Being hands-off usually means relinquishing control. With Gest, it's the exact opposite.
Remember Tony Stark in his lab in Iron Man, browsing through a massive amount of data with a literal swipe of his hand? That's the type of control that Gest, a minimalist wearable hand tracker, wants to bring to your computer. (Presumably you don't have a holographic display that fills the room of your private lab.)
Gest, developed by startup Apotact Labs, doesn't look like much; its four wires with adjustable finger bands hang out from a plain black strap that wraps around the palm. But what it enables, thanks to the combination of accelerometers, gyroscopes, and magnetometers, is touchless control that would otherwise require a mouse or keyboard.
Apotact Labs CEO and co-founder Mike Pfister told the Daily Dot that the idea for Gest was born out of the frustration he felt trying to use tiny onscreen keyboards.
"The keyboard and mouse are starting to make less sense as our devices get smaller," Pfister said. "We need a fundamentally new input method to control these devices—something that gets back to the basics as how we interact as humans. That’s why we created Gest."Manus, a glove designed primarily to improve interactions in virtual reality, and Elon Musk, SpaceX, and Leap Motion's completely accessory-free controls. But Gest appears to be the most practical and versatile option yet.
By far the most intriguing application of Gest is air typing—the ability to type with no keyboard.
It's still an experimental feature at this point, and it appears from the demonstration that it relies on predictive text, like most smartphone keyboards, to correct for any inaccuracies. Being able to call on this feature anywhere would be a boon to mobile device users. It would also offer an input method for virtual reality that wouldn't ruin the immersion.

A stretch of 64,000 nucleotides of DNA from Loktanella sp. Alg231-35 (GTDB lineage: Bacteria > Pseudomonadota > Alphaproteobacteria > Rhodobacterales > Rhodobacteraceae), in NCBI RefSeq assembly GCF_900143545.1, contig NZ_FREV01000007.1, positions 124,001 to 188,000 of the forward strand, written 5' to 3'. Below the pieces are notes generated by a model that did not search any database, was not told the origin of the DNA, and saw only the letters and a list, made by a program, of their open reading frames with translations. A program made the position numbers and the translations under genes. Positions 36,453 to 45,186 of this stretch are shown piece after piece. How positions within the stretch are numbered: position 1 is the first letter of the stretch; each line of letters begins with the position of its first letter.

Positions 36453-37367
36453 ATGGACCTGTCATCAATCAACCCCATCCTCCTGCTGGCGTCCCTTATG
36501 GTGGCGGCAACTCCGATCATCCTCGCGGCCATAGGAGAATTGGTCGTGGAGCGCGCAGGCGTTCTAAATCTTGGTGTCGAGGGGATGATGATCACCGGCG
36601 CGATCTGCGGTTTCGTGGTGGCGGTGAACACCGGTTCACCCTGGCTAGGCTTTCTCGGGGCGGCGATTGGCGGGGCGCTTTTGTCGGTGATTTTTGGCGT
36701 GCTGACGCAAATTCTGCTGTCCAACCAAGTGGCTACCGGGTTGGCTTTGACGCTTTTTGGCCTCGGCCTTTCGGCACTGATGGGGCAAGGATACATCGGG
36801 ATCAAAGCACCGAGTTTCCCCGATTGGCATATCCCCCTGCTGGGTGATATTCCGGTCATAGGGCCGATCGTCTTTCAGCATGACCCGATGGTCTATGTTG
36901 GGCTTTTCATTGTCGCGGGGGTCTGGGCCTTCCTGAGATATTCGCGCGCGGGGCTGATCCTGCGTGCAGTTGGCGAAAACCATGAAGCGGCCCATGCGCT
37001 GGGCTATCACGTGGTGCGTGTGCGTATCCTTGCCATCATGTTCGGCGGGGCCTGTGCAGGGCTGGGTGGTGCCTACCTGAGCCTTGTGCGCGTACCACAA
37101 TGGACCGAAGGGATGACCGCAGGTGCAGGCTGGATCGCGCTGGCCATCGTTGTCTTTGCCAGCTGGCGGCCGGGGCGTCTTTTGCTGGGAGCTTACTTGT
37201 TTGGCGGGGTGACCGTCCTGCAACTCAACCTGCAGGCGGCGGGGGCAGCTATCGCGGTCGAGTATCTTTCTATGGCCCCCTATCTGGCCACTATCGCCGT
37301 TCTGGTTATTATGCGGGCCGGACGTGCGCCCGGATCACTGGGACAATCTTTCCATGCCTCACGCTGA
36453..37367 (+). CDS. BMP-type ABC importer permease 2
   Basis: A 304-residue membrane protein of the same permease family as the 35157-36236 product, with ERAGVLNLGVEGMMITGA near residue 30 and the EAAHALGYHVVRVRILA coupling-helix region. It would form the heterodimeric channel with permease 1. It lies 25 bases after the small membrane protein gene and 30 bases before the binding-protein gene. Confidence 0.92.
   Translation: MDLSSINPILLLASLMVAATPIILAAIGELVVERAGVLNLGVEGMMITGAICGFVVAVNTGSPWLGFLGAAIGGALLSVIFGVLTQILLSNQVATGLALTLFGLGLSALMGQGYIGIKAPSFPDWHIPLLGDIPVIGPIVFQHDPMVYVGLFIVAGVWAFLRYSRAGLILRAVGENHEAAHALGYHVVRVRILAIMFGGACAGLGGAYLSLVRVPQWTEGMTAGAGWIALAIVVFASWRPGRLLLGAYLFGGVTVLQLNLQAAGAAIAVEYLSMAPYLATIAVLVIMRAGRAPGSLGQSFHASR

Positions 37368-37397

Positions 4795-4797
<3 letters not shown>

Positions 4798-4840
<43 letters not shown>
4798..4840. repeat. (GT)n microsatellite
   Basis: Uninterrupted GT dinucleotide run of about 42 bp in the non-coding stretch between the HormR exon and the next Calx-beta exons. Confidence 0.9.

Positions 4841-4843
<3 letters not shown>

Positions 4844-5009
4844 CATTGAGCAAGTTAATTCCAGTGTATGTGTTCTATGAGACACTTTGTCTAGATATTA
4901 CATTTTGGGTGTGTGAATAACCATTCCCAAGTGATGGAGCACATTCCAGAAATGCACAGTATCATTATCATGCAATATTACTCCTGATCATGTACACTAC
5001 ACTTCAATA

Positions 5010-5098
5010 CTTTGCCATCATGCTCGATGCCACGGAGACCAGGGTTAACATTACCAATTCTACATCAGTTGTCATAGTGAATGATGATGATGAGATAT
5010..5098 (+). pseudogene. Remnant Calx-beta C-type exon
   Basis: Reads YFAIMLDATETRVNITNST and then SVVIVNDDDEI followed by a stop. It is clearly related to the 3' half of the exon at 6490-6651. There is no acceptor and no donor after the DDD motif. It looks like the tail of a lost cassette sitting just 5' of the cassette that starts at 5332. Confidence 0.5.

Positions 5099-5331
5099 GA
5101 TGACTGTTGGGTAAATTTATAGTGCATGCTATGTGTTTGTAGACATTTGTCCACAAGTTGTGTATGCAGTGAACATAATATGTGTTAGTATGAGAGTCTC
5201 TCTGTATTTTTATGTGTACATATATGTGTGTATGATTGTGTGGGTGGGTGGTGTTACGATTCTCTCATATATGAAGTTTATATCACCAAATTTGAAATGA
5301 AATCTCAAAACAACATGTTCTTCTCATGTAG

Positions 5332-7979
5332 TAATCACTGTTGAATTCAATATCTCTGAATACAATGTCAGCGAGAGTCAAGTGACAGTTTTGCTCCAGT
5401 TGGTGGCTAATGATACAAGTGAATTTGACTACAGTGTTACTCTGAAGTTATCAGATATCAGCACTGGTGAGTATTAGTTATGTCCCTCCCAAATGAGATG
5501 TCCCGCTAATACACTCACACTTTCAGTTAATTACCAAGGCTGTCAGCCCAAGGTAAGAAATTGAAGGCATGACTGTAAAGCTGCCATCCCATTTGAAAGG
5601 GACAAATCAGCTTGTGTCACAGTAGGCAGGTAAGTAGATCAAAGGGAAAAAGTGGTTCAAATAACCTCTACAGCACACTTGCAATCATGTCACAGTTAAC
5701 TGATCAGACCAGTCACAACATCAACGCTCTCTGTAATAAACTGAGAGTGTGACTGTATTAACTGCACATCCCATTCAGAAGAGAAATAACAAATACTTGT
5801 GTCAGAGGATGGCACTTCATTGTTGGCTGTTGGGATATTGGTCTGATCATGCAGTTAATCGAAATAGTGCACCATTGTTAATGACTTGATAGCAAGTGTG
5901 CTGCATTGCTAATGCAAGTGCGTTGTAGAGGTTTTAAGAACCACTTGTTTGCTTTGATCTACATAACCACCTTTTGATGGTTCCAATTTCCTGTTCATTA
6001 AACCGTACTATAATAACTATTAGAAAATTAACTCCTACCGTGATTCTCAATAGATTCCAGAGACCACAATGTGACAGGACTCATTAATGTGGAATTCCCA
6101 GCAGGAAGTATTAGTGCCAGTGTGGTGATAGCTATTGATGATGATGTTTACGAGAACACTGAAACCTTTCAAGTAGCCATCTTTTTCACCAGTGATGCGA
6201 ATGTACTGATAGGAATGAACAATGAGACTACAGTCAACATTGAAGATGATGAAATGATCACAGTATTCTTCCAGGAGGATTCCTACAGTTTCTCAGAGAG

Unlike a true motion tracker like Leap Motion or even the Xbox Kinect, Gest isn't tracking exact motions. It's producing actions based on input the same way double-clicking the mouse or typing the "D" key produces a given action. It's just getting those commands from hand movements.
While this distinction provides considerable benefits for the device—it's portable, the battery lasts longer, and it can connect to basically any device that supports Bluetooth Low Energy—it also represents an adoption hurdle. Gest won't work with software that doesn't contain special support for it.
When Gest launches—the current target date is November 2016—it will offer support for Photoshop. Pfister said that his team is "focused on building a really great experience with Photoshop using Adobe’s SDK [software development kit]," but he isn't working directly with Adobe right now.
Apotact Labs has already opened up the Gest development kit with the hope of encouraging developers to build new applications, integrations, and use cases for the gesture control system. The company will also offer developers access to raw sensor data and custom skeletal models, as well as motion-processed data, in order to give them more information to inform their work and creations.
"We don’t need to work directly with developers," Pfister explained. "It’s important to us that we give them the room to create and contribute on their own. We value that greatly."
Gest is already well on its way to meeting its fundraising goal. Early-bird backers can score Gest for a $99 pledge. That's just for one hand, though. When Gest eventually hits the market, it will retail for $200 per hand.